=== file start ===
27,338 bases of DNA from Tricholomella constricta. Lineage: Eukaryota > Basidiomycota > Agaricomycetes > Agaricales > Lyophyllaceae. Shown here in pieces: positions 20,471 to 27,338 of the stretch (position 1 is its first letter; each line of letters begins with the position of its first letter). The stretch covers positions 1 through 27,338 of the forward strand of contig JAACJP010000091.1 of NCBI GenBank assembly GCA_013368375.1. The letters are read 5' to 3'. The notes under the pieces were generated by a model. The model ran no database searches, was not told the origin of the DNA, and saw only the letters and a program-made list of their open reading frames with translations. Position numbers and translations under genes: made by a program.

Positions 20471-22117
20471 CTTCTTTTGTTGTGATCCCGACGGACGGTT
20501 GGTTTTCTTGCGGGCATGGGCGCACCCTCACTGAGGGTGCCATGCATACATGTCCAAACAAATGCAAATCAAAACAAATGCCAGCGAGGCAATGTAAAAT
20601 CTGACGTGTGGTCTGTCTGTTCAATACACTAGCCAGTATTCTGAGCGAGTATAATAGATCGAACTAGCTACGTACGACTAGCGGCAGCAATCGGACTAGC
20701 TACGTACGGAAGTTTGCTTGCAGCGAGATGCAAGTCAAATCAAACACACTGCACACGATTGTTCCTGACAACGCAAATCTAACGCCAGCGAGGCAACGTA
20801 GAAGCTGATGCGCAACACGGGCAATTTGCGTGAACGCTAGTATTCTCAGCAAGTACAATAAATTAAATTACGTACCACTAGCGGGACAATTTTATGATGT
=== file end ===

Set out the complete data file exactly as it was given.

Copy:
27,338 bases of DNA from Tricholomella constricta. Lineage: Eukaryota > Basidiomycota > Agaricomycetes > Agaricales > Lyophyllaceae. Shown here in pieces: positions 20,471 to 27,338 of the stretch (position 1 is its first letter; each line of letters begins with the position of its first letter). The stretch covers positions 1 through 27,338 of the forward strand of contig JAACJP010000091.1 of NCBI GenBank assembly GCA_013368375.1. The letters are read 5' to 3'. The notes under the pieces were generated by a model. The model ran no database searches, was not told the origin of the DNA, and saw only the letters and a program-made list of their open reading frames with translations. Position numbers and translations under genes: made by a program.

Positions 20471-22117
20471 CTTCTTTTGTTGTGATCCCGACGGACGGTT
20501 GGTTTTCTTGCGGGCATGGGCGCACCCTCACTGAGGGTGCCATGCATACATGTCCAAACAAATGCAAATCAAAACAAATGCCAGCGAGGCAATGTAAAAT
20601 CTGACGTGTGGTCTGTCTGTTCAATACACTAGCCAGTATTCTGAGCGAGTATAATAGATCGAACTAGCTACGTACGACTAGCGGCAGCAATCGGACTAGC
20701 TACGTACGGAAGTTTGCTTGCAGCGAGATGCAAGTCAAATCAAACACACTGCACACGATTGTTCCTGACAACGCAAATCTAACGCCAGCGAGGCAACGTA
20801 GAAGCTGATGCGCAACACGGGCAATTTGCGTGAACGCTAGTATTCTCAGCAAGTACAATAAATTAAATTACGTACCACTAGCGGGACAATTTTATGATGT